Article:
In defense of Fonzie jumping the shark, which is not the jump the shark moment of 'Happy Days'

Instead of "Jumping the Shark," should we be talking about "the Shamrock Sandwich" or "Kissing the Nun" instead?

On Now
Relive the Iconic Moment when Fonzie Jumped Over a Shark!
Up Next:

Thirty years ago, some roommates at the University of Michigan were drinking beers, watching reruns on Nick at Nite. Being bored, buzzed college students, one of them posed a question for discussion: "What was the precise moment you knew it was downhill for your favorite show?" One guy offered up the moment that little green alien, the Great Gazoo, appeared on The Flintstones. Another dude suggested it was when Vicki boarded The Love Boat. At last, Sean Connolly won the debate. "That's easy," he said. "It was when Fonzie jumped the shark."

Thus, in 1987, the term "jumping the shark" was born. It quickly became the perfect phrase to describe the moment when a TV show begins its nosedive from popularity or quality. Prior to this, the phenomenon was likely referred to as just "Cousin Oliver." However, in 1977, Happy Days opened its fifth season with a three-part episode titled "Hollywood," in which the entire gang heads from Milwaukee to Los Angeles for some fun in the sun.

The 90-minute special climaxed with one epic stunt. The Fonz gets into a beef with a local beach stud. They challenge each other to jump over a caged shark on water skis. The blond surf bro chickens out. Fonzie, towed by Richie Cunningham, then soars over the shark with the ease of people in Juicy Fruit commercials. Aaaayyyyyy!

Frank Fox, Jr., scripted the episode. Years down the line, the veteran screenwriter understandably became both defensive of and proud of his work.

“If this was really the beginning of a downward spiral,” Fox told The Los Angeles Times, “why did the show stay on the air for six more seasons and shoot an additional 164 episodes? Why did we rank among the Top 25 in five of those six seasons?”

He has a valid point. The greatest defense of Fonzie’s shark-jump NOT being the “jump the shark” moment of Happy Days is the sheer weight of the near seven full seasons of television that followed. Chronologically, it just doesn’t make sense. Viewership at the time did not drop off. In fact, the following year, in its sixth season, it was still the third most watched show on television.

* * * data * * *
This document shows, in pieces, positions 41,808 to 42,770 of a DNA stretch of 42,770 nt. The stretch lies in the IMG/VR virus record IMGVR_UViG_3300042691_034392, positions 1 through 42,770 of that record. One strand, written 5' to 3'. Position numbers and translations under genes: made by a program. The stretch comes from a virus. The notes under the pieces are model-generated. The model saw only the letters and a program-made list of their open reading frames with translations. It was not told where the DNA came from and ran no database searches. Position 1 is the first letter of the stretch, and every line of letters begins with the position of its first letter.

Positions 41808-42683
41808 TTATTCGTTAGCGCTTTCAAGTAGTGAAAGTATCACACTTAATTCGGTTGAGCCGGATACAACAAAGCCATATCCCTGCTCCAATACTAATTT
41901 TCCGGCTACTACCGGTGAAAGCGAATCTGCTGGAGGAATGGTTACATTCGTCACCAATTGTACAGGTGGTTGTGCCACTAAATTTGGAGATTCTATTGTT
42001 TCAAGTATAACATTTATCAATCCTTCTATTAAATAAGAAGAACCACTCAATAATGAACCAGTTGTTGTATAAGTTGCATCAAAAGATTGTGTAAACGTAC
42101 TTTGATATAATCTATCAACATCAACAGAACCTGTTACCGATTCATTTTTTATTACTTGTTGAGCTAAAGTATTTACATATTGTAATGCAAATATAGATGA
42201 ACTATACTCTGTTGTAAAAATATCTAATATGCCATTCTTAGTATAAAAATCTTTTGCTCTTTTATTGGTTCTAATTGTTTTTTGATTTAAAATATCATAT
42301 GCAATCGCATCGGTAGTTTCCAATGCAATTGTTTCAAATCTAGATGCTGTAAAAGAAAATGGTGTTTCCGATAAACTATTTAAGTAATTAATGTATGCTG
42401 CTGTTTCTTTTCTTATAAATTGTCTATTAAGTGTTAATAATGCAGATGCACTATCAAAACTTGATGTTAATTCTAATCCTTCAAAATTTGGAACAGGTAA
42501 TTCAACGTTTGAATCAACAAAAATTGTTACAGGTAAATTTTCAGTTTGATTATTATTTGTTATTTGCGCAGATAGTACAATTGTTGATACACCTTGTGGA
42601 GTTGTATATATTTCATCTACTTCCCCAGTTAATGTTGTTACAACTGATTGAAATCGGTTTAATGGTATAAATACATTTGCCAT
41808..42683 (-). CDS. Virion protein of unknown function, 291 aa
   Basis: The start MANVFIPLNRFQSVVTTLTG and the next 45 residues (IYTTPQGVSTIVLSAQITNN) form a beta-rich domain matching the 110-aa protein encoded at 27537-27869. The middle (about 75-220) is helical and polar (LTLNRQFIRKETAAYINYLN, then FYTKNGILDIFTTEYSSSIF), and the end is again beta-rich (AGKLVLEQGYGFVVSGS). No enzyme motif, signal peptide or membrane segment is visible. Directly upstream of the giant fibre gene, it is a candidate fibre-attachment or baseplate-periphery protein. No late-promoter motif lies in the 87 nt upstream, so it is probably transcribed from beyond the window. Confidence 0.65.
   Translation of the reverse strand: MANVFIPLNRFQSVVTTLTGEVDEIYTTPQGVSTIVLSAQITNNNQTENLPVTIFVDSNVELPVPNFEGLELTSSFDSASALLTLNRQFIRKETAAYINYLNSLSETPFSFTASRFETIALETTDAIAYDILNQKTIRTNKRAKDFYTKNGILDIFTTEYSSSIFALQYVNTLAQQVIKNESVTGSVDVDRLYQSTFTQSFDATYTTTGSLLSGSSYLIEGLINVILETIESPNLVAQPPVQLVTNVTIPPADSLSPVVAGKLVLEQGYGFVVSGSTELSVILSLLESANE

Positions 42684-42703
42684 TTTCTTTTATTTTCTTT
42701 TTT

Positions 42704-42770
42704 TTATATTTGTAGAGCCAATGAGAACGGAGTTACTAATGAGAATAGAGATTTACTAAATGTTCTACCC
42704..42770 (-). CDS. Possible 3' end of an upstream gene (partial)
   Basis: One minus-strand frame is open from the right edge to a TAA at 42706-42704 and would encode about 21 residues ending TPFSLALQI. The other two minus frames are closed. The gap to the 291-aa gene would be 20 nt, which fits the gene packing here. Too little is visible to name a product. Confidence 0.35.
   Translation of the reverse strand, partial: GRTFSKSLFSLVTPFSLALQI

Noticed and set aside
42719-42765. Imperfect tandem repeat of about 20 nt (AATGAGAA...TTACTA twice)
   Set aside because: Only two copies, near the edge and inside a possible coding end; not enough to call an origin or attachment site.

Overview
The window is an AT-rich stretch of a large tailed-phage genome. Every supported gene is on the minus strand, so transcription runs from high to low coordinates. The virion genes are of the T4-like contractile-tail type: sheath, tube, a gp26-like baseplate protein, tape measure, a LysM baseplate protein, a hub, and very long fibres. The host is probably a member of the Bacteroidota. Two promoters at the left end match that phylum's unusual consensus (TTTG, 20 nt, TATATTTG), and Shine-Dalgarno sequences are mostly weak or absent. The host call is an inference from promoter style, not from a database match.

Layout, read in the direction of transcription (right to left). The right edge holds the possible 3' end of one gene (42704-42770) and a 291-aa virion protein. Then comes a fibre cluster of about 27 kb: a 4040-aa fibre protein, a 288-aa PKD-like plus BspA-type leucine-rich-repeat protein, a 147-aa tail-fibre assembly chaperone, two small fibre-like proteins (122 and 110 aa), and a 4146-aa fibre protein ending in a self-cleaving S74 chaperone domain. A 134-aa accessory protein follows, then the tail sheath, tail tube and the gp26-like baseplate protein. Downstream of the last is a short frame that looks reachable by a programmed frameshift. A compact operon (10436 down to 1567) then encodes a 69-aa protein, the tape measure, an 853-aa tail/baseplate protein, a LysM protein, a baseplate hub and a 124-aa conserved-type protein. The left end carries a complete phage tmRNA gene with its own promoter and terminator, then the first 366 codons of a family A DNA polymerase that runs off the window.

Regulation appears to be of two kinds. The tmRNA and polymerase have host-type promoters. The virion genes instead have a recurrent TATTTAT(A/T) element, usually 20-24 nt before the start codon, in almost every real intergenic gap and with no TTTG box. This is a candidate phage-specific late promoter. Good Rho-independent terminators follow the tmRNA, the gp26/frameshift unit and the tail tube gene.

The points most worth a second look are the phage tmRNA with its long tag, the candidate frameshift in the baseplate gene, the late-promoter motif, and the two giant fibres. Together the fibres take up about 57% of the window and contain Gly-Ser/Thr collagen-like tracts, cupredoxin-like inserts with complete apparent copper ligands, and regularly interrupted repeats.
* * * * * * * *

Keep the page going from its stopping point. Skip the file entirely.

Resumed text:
There’s another reason the shark jump deserves a little respect. Henry Winkler did most of the water skiing himself. In a recent-ish interview on Oprah: Where Are They Now?, the actor revealed he was an avid water-skier — and even an instructor in the sport. Winkler’s father was the one who suggested that he push for his skill to be incorporated into the show.

“My father — a very, very, very short German person — he said, ‘Tell them you water-ski,’” Winkler explained to Oprah. “I said, ‘Dad, I probably won’t do that...’ He said, ‘No, no, no, this is important they know this! You tell them you water-ski!’”

Tada! The producers and writers indeed worked it into the vacation special. Winkler did all the water skiing, except for the jump. One, the producers would not allow him. Secondly, he could not perform that high leap. He was more of a wave rider.

So, “Hollywood” Part 3 did not trigger a downward ratings spiral. Also, the episode does hold some kitschy entertainment value and an impressive display of Winkler’s talent. If that is the case, it begs the question: What truly is the “jump the shark” moment of Happy Days, if not the actual shark jump?

We have some suggestions. Understandably, “jump the shark” stuck as a term because it is such an evocative turn of phrase. It's fun to say. Thus, we offer replacements that could be just as catchy to work into conversation.

1. The Widow Fonzarelli


"Fonzie's Funeral" Part 1 and 2
Season Six